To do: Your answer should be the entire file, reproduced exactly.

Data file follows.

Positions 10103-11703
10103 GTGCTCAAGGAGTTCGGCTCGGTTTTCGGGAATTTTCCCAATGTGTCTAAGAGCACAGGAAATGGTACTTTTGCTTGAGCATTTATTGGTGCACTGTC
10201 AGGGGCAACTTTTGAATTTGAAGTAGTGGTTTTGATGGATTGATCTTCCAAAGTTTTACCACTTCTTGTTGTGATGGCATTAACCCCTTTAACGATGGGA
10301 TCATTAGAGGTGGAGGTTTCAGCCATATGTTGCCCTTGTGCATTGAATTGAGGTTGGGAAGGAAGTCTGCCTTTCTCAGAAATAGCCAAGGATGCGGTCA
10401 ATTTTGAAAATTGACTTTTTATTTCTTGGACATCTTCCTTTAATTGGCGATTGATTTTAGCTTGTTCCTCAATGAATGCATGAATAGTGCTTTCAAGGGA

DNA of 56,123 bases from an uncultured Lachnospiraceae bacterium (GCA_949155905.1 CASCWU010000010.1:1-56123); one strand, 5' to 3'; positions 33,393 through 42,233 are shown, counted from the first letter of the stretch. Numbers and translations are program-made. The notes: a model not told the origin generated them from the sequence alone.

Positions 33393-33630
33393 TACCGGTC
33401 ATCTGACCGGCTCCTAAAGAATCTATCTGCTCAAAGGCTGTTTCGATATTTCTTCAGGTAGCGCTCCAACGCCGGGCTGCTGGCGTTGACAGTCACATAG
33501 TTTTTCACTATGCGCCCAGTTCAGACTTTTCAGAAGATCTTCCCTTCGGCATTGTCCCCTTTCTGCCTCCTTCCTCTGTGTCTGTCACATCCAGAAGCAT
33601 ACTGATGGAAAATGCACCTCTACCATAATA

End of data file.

Positions 10103-11703
10103 GTGCTCAAGGAGTTCGGCTCGGTTTTCGGGAATTTTCCCAATGTGTCTAAGAGCACAGGAAATGGTACTTTTGCTTGAGCATTTATTGGTGCACTGTC
10201 AGGGGCAACTTTTGAATTTGAAGTAGTGGTTTTGATGGATTGATCTTCCAAAGTTTTACCACTTCTTGTTGTGATGGCATTAACCCCTTTAACGATGGGA
10301 TCATTAGAGGTGGAGGTTTCAGCCATATGTTGCCCTTGTGCATTGAATTGAGGTTGGGAAGGAAGTCTGCCTTTCTCAGAAATAGCCAAGGATGCGGTCA
10401 ATTTTGAAAATTGACTTTTTATTTCTTGGACATCTTCCTTTAATTGGCGATTGATTTTAGCTTGTTCCTCAATGAATGCATGAATAGTGCTTTCAAGGGA

DNA of 56,123 bases from an uncultured Lachnospiraceae bacterium (GCA_949155905.1 CASCWU010000010.1:1-56123); one strand, 5' to 3'; positions 33,393 through 42,233 are shown, counted from the first letter of the stretch. Numbers and translations are program-made. The notes: a model not told the origin generated them from the sequence alone.

Positions 33393-33630
33393 TACCGGTC
33401 ATCTGACCGGCTCCTAAAGAATCTATCTGCTCAAAGGCTGTTTCGATATTTCTTCAGGTAGCGCTCCAACGCCGGGCTGCTGGCGTTGACAGTCACATAG
33501 TTTTTCACTATGCGCCCAGTTCAGACTTTTCAGAAGATCTTCCCTTCGGCATTGTCCCCTTTCTGCCTCCTTCCTCTGTGTCTGTCACATCCAGAAGCAT
33601 ACTGATGGAAAATGCACCTCTACCATAATA